That's not true of all of his catalogue – there is a genuine warmth to Ziggy Stardust I loved. His later experiments with industrial music also had a real human terror to them – I'm Afraid of Americans, probably the first Bowie song I ever heard, still captures a paranoid view of the world that's probably more apt today than when it was originally released. Bowie did Trent Reznor better than Trent Reznor did, and the Nine Inch Nails frontman seemed to recognize that, seeing as how he co-starred in the music video. Under Pressure is fucking Under Pressure. It's one of the best songs ever written, hands down and it gave birth to the best tune ever about solving problems and checking out hooks while the DJ revolves it.

There was also the fact that unlike, say, Mick Jagger, Bowie seemed in on the joke of existence. Watch his stage banter in this clip - dude was a riot. Or his cameo in Zoolander, in which he disqualified a man from a fashion walk-off for failing to miraculously pull his underwear off without removing his pants first. This is a thing that one of the biggest pop stars in the world voluntarily did in a phase of his career where he was so beyond having to give a shit about anything. That's miraculous.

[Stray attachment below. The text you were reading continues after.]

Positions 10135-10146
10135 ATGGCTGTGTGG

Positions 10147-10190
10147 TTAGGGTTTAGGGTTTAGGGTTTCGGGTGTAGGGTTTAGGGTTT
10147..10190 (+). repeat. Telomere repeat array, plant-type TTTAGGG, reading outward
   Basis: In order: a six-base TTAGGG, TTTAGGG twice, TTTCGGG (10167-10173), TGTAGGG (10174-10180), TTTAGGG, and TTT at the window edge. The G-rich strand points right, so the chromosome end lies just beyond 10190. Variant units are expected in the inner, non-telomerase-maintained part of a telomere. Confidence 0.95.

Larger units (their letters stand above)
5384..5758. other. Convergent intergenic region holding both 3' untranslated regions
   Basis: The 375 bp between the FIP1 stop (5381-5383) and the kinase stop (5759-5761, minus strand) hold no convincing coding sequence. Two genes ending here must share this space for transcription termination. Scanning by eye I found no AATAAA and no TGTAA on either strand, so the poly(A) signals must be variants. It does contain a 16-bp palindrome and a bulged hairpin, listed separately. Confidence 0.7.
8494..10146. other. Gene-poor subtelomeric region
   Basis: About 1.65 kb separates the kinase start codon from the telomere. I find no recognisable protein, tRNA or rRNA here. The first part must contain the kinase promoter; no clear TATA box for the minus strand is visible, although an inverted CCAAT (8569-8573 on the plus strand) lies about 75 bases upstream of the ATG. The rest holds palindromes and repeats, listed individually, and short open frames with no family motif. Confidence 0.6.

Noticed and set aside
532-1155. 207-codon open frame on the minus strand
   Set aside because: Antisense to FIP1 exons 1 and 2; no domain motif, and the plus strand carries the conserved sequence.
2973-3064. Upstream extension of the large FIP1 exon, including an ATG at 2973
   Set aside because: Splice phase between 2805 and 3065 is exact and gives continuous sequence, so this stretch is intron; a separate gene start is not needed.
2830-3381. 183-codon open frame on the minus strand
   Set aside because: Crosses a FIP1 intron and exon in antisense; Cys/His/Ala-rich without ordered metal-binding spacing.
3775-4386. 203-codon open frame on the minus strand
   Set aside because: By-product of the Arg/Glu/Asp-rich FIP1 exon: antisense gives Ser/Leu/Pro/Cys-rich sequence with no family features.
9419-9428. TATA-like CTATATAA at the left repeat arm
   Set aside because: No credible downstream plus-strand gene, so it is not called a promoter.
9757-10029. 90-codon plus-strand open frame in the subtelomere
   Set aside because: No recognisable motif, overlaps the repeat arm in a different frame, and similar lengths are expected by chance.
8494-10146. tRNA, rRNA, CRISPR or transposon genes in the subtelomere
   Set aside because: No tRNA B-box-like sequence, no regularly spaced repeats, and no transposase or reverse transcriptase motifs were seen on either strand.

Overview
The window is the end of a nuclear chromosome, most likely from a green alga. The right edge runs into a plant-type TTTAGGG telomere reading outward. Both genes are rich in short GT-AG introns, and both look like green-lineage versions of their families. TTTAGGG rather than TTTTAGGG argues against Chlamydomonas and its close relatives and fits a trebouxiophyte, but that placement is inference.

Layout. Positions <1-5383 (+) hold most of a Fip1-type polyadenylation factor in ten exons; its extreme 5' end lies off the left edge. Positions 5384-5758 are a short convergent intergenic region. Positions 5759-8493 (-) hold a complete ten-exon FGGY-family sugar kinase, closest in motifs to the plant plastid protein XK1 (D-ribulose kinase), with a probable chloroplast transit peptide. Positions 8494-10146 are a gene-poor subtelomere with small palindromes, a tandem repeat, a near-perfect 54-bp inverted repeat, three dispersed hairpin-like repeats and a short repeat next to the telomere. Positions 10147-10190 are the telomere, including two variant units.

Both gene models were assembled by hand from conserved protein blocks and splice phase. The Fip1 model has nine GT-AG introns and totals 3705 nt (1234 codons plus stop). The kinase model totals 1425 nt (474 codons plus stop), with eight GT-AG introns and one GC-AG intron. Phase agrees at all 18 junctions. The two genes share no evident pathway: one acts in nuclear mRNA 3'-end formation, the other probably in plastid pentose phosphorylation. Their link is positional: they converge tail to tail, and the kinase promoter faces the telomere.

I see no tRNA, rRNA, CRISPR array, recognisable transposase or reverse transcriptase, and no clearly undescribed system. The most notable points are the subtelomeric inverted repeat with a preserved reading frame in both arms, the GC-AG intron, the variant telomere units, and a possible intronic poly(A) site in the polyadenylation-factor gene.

Here's the really shocking revelation – I don't much like Motorhead either.

I love metal. I love punk. Ace of Spades is a great song. But Motorhead just never grabbed me. That unidentifiable thing that makes up our individual tastes kept me from loving Motorhead like I probably should as an avowed lover of heavy music. I respect it, even like it occasionally, but love it? Not really.

It's not the monotony. Every AC/DC song is every other AC/DC song, but it's still fucking awesome. There was just something in the mix of Motorhead that left me cold. I feel kinda bad about it, to be honest.

Yet I was genuinely sad to hear Lemmy was gone. He'd probably call me a wanker for this, but the man was a genuine iconoclast. He was an archetype. He was a genius. I didn't love his music, but I felt better knowing he was making it.

There's something to be said for the kind of genius that appeals to people who don't even like the results of said genius. It's a brilliance that transends taste – even if you don't like Bowie or Lemmy or Neil Young or David Foster Wallace, you have to love that they existed.

I will never like Fashion. But god damn, am I happy it exists.

We are not the kids we used to be - on Heavy Montreal, Alexisonfire and getting old

This past summer, I was fortunate to cover the Heavy Montreal festival for Canadian Musician magazine. The ensuing piece, which you can read here, contains a few anecdotes, but here's a personal one I left out.